(USA TODAY) - They are an endangered species in Congress and this is hunting season: A handful of Republicans holding House seats in districts that President Obama won in 2012, and Democrats representing districts that Mitt Romney won, are top targets for both political parties.
Crossover congressional districts are at a 90-year low and set to dwindle further in November, a sign of increased partisanship among voters and an indication of bleak prospects for a Democratic return to the House majority this decade.
There are currently 26 crossover seats in Congress, from Democratic Rep. Patrick Murphy, whose Florida district supported Mitt Romney in 2012 by four percentage points to Republican Rep. David Valadao, whose California district went for President Obama by more than 11. Republicans hold 17 seats in Democratic districts; there are nine Democrats in GOP districts.
The small herd of crossovers is likely to be further thinned by the retirements of two Democrats from heavily Republican districts: North Carolina's Mike McIntyre and Jim Matheson from Utah, the state's lone Democrat in Congress.
"It's become very hard for members to hang on to turf that belongs to the other party,'' says Gary Jacobson, a congressional expert from University of California San Diego. "Voters are now much less willing to vote for someone of the other party, no matter what.''
For this year's congressional election, crossover districts represent the most obvious targets to wrest seats away from the opposition. Republicans have been running ads for months against Romney-district Democrats as part of the party's "Red Zone,'' program. Democrats have a "Red to Blue" program targeting Republican seats in Obama-won districts. Both parties try to portray the other party's incumbents as dangerously ideological.
"This election is going to be a referendum on whose side are you on,'' says Rep. Steve Israel, D-N.Y., chairman of the Democratic Congressional Campaign Committee. Crossover district voters are moderates, he says. "Which means you reject the Republican shutdown of the federal government, you reject their obsessive attempts to repeal rather than improve the Affordable Care Act, and you reject their constant undermining of women's health care.''
In turn, Republicans will "expose" Democrats in Romney-won districts, says Rep. Greg Walden, R-Ore., chairman of the National Republican Congressional Committee. "They will talk against their party at home but maybe not fully vote against their party here. In most cases they've supported some initiatives that their voters probably don't know about that don't sit well.''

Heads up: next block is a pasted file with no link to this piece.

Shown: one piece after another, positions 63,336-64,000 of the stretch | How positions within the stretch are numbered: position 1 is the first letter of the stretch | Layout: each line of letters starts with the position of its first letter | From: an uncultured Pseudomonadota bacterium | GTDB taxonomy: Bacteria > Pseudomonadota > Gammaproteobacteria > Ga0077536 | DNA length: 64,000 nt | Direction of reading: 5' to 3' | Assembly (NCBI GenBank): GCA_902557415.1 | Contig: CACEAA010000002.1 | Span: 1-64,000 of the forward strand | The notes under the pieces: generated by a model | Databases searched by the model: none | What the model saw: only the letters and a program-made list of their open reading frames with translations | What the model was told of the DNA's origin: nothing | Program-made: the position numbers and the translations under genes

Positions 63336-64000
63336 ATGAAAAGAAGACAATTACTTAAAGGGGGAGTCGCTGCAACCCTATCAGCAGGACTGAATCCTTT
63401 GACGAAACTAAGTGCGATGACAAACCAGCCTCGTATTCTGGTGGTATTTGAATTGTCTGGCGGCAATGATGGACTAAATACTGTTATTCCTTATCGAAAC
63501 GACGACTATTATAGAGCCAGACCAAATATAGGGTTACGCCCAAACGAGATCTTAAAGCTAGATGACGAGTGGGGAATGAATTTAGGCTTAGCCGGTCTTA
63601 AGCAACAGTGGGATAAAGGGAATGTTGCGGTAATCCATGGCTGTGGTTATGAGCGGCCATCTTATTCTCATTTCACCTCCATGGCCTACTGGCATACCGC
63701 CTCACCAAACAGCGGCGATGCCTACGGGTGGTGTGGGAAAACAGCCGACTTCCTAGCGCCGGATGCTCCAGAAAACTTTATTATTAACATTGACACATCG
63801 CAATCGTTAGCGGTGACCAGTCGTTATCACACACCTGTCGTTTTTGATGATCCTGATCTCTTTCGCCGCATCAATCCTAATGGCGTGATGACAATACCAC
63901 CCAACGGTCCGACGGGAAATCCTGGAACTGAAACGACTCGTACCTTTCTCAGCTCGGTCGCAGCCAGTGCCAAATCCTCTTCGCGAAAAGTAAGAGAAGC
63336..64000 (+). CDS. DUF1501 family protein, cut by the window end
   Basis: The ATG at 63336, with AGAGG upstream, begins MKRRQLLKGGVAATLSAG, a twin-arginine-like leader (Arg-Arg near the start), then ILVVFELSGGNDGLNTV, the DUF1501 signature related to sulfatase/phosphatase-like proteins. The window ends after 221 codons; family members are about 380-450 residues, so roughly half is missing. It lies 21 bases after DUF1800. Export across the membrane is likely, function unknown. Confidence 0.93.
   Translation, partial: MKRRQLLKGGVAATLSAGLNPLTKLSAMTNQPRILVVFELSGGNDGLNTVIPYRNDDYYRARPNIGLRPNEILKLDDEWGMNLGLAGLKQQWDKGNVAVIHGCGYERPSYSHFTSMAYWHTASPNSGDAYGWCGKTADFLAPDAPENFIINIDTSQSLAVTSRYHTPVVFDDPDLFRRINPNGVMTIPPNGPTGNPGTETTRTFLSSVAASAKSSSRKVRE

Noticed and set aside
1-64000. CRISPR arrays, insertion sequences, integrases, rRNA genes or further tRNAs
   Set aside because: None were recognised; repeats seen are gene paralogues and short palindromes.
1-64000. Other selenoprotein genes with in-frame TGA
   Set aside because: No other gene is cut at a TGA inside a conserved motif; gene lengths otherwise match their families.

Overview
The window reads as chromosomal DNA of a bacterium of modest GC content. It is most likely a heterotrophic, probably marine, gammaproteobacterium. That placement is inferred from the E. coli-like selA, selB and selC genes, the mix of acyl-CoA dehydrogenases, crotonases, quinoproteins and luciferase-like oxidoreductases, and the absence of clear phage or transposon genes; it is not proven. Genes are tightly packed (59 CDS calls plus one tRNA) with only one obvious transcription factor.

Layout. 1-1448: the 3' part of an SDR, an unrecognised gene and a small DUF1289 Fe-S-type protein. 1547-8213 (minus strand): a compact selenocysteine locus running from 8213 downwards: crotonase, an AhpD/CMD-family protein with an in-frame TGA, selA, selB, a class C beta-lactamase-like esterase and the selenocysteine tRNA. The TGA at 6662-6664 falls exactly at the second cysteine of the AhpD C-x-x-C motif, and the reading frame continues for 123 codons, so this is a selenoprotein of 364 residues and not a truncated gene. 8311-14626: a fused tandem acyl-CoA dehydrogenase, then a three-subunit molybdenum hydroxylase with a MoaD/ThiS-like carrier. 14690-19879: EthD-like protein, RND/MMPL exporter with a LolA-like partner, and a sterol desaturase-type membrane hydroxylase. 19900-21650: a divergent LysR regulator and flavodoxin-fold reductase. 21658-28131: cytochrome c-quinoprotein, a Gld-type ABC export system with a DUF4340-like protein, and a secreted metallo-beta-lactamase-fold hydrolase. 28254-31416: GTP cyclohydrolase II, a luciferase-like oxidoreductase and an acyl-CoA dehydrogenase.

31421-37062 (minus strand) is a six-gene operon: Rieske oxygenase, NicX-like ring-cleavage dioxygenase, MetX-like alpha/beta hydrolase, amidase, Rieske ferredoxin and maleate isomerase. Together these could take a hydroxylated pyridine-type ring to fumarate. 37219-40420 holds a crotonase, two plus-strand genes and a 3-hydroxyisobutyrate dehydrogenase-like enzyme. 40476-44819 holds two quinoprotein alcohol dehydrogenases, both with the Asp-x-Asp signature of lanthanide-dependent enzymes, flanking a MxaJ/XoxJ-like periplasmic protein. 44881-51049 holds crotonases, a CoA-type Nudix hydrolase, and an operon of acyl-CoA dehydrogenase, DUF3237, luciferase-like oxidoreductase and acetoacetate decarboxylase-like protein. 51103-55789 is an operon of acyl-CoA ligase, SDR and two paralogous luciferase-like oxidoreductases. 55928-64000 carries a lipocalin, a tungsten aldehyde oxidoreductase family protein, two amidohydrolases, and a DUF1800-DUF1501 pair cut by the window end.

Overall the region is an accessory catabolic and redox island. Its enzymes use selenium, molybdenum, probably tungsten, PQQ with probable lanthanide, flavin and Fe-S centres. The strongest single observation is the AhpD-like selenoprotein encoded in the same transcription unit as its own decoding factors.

For instance, the GOP has charged Rep. Nick Rahall, D-W.Va., with supporting a carbon tax, an unpopular idea in coal-rich West Virginia, because he voted for a budget resolution that included carbon tax revenue. Voters "think Nick's a great old guy, he's been there forever,'' Walden says. "Well, they didn't know that.'' Rahall has said he does not favor a carbon tax.
Some crossover members, such as Republicans Peter King of New York and Ileana Ros-Lehtinen of Florida, are considered to have safe seats. But the race for open seats will be particularly intense. The surprise retirement of two-term Republican Jon Runyan, a former NFL player, has created an opening in New Jersey's 3rd Congressional District, which voted for Obama in both 2008 and 2012.
Democrat Aimee Belgard, a first-term county freeholder, has been supported by EMILY's List and is on the Democrat's "Red to Blue'' list, but she has been outraised by at least one of the Republican candidates, businessman Tom MacArthur, who brings a personal fortune to the race - helpful when candidates will have to buy ads in the expensive Philadelphia and New York TV markets.
A further twist: MacArthur is in a primary with Steve Lonegan, the Libertarian who can tap a Tea Party network for funds and has name recognition from his unsuccessful Senate race against Democrat Cory Booker. A GOP primary helps Belgard.
"If you have a divided Republican field there is a very good chance they will bloody each other up,'' says Brigid Harrison, political scientist from Montclair State University.
The art of hanging on to a crossover seat involves a heavy emphasis on constituent service and coming home frequently.
"Run like a mayor,'' Israel says. "If you're campaigning and somebody complains about a pothole and you give them your position on the federal highway budget, you're going to lose. Get a shovel, find some asphalt and fix the pothole. Run as a problem solver.''
Tend to basics, Walden says. "Are you going home? Are you doing your tele-town halls? Are you answering your mail? Are you helping your constituents?''
In New Jersey's 2nd District, which Obama won by more than eight percentage points, GOP Rep. Frank LoBiondo has succeeded in staying in his job partly by forming strong relationships with Atlantic City unions, which typically back Democrats. "They become so entrenched and they build up relationships,'' says Kyle Kondik of the University of Virginia's Center for Politics. "These guys are pretty talented politicians.''
The one thing that could increase the number of crossover districts is a presidential landslide, which would flip many districts' party orientation but not necessarily sweep out members of Congress.
Otherwise, as Walden says, "It just is what it is. The districts have been drawn, they're going to be there for the next eight years and away we go.'' Democrats' next shot to widen their number of friendly districts through redistricting won't come until after the 2020 presidential election.